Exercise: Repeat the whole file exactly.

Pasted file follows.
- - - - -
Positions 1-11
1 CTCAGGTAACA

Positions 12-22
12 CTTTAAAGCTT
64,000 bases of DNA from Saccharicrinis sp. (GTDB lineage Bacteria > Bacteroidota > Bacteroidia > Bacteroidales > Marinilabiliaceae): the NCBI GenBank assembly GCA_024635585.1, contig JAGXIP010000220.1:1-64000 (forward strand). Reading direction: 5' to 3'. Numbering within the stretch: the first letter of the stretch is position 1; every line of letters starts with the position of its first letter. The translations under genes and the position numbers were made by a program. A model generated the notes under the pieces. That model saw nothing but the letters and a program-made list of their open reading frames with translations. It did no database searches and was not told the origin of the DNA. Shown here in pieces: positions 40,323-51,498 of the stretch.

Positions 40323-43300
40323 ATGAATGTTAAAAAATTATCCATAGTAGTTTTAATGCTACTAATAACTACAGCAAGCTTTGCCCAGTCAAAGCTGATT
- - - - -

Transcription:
Positions 1-11
1 CTCAGGTAACA

Positions 12-22
12 CTTTAAAGCTT
64,000 bases of DNA from Saccharicrinis sp. (GTDB lineage Bacteria > Bacteroidota > Bacteroidia > Bacteroidales > Marinilabiliaceae): the NCBI GenBank assembly GCA_024635585.1, contig JAGXIP010000220.1:1-64000 (forward strand). Reading direction: 5' to 3'. Numbering within the stretch: the first letter of the stretch is position 1; every line of letters starts with the position of its first letter. The translations under genes and the position numbers were made by a program. A model generated the notes under the pieces. That model saw nothing but the letters and a program-made list of their open reading frames with translations. It did no database searches and was not told the origin of the DNA. Shown here in pieces: positions 40,323-51,498 of the stretch.

Positions 40323-43300
40323 ATGAATGTTAAAAAATTATCCATAGTAGTTTTAATGCTACTAATAACTACAGCAAGCTTTGCCCAGTCAAAGCTGATT